Gender, Supernatural Beings, and the Liminality of Death: Monstrous Males/Fatal Females examines representations of the supernatural dead to demonstrate shifts in the manifestation of gender. Including readings of East Asian detectives/cyborgs, Iranian vampires, and African zombies, among others, This collection offers a multi-faceted look at myth, legend, and popular culture representations of the gendered supernatural from a broad range of international contexts. The contributors show that, as creatures pass through the liminal space of death, their new supernatural forms challenge cultural conceptions of gender, masculinity, and femininity.
Rebecca Gibson is adjunct professor in the department of sociology and anthropology at Indiana University South Bend and the department of anthropology at American University.
James M. VanderVeen is an archaeologist and professor of anthropology at Indiana University South Bend.
Table of Contents
Section One: Introduction
Chapter 1: Transformation and Liminal Space within Fiction and Folklore
Section Two: Social Death/Cyborg Transformation
Chapter 2: Vengeful Monsters, Shapeshifting Cyborgs, and Alien Spider Queens: The Monstrous-Feminine in Netflix’s Love, Death & Robots
Chapter 3: “We’re All, In the End, Part of the Same Great Thing”: Gender, Death, and Memory in Aliette de Bodard’s The Tea Master and the Detective
Chapter 4: “The House Wants Me to Stay”: Mothers, Wives and Sex Objects in the Haunted House Subgenre
Section Three: Between Life and Death
Chapter 5: To Slay or Not to Slay: Gender, Liminality, and Choice in Buffy the Vampire Slayer
Chapter 6: Fear Itself: The Vampire as Moral Panic
Chapter 7: Gay Bloodsucker or Post-Soviet Buzzkill? Vampiric Possibilities in Sektor Gaza
Chapter 8: From Femme Fatale to Fatal Female: Vampiric Power as Coded Female in A Girl Walks Home Alone at Night and Only Lovers Left Alive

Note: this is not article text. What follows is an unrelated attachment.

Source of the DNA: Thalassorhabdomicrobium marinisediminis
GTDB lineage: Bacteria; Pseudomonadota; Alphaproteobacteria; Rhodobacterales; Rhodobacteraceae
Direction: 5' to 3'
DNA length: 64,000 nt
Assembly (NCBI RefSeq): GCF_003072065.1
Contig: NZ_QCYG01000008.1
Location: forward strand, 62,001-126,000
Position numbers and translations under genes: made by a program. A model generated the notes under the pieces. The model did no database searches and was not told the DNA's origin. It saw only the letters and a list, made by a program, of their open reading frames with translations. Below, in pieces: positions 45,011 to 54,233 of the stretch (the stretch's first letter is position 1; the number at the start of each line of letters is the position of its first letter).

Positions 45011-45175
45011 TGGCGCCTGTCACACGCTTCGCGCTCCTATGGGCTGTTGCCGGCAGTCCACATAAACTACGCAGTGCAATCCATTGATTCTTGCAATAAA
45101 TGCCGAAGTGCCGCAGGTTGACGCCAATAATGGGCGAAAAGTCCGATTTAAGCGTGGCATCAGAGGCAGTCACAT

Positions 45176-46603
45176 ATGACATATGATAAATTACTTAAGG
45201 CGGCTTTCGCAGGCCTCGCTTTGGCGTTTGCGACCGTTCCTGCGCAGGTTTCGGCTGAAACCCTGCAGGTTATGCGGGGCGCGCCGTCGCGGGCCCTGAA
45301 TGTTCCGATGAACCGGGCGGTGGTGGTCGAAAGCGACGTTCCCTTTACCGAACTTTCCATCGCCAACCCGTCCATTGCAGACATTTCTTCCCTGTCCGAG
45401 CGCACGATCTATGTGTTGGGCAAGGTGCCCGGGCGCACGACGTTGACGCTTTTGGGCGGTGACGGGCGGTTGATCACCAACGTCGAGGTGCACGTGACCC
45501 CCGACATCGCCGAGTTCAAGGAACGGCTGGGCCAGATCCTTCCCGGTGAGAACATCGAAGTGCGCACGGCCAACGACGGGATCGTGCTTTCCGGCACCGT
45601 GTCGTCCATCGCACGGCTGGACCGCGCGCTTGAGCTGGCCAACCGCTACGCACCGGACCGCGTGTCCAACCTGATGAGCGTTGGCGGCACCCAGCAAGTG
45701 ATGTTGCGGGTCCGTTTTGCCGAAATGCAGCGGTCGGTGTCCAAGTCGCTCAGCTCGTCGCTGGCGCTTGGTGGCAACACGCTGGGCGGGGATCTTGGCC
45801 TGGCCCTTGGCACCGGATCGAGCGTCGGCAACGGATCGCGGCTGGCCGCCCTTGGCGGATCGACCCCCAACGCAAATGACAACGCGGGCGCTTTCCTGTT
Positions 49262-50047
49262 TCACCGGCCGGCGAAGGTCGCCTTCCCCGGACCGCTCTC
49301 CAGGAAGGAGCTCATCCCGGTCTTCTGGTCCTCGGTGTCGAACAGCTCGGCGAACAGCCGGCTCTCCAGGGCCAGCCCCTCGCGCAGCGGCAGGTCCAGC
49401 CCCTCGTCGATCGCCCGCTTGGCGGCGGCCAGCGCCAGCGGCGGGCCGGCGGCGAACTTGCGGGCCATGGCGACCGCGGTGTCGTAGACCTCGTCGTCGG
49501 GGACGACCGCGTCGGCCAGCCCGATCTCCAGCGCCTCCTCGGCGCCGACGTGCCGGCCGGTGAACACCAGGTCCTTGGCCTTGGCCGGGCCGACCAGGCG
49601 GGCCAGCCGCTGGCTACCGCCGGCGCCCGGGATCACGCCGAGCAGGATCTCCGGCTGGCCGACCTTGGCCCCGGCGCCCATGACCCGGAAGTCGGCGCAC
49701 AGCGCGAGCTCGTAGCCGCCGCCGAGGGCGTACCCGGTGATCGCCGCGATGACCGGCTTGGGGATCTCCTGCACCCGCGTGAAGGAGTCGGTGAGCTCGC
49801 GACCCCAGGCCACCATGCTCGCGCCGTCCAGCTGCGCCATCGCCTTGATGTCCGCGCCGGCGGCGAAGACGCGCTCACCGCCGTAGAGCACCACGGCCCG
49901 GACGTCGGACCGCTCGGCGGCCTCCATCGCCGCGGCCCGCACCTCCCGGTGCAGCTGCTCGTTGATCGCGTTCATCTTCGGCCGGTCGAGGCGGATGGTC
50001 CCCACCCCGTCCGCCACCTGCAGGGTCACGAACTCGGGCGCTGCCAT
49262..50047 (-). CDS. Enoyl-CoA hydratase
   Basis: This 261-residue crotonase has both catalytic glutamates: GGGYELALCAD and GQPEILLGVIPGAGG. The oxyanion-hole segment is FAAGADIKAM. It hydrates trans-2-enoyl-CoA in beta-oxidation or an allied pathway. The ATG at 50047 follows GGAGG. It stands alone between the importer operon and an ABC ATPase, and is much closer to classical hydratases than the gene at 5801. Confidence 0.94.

Section Four: Reanimation with Sentience
Chapter 9: Masculinity, and Not Femininity, As Gendered “Nature” in Cinematic Adaptations of Mary Shelley’s Frankenstein
Devi Snively and Agustín Fuentes
Chapter 10: The Animated Dead: Reimagining the Beautiful Corpse in Tim Burton’s Corpse Bride
Chapter 11: Sexual Encounters Between the Living and the (Un)dead in Popular Culture
Matt Coward-Gibbs and Bethan Michael-Fox
Section Five: Reanimation without Sentience
Chapter 12: Behind the Door: Sukuma Mitunga (Zombie) Narratives as Social Critique in Northwestern Tanzania
Chapter 13: Does Death Destroy the Binary? A Look at Gender Roles During Human/Zombie Interaction in the World War Z Universe
Rebecca Gibson and James M. VanderVeen
Afterlife and Afterword
James M. VanderVeen
This collection edited by Gibson and VanderVeen has a highly specialized appeal. The book is composed of 13 chapters, each written by an accomplished academic from the social sciences, media studies, or dramatic arts, and each possessing keen interest in supernatural studies. Recommended.
This is an engaging, accessible, and thought-provoking investigation of monstrosity in literature, film, and TV. Ranging from Frankenstein to Star Trek, this collection brings narrative anthropology into conversation with a broad range of gothic and science fiction texts, exploring the gendered aspects of the dead, the undead, haunted spaces, and human-machine hybridity. Admirably showcasing the work of early-career researchers in the growing field of supernatural studies, this book is a rich resource for anyone seeking to delve into the macabre world of zombies, vampires, and cyborgs.
In an age where science and religion seem to butt heads constantly, the supernatural weaves a curious thread through our cultural and personal practices, narratives, and experiences. This collection hinges on the eternally engaging theme of transformation: what does it mean for a human to become something more, something else? Are the monsters of our deepest nightmares still human? What does this mean for us? And as the introduction reminds us, these transformations are not always planned, permanent, or positive. This book knits these threads together and asks us to consider anew the tropes and figures that we know well. It is an engaging, well-structured collection that offers further insights into a narrative world that, more than ever, speaks to our contemporary experiences and cultural fears.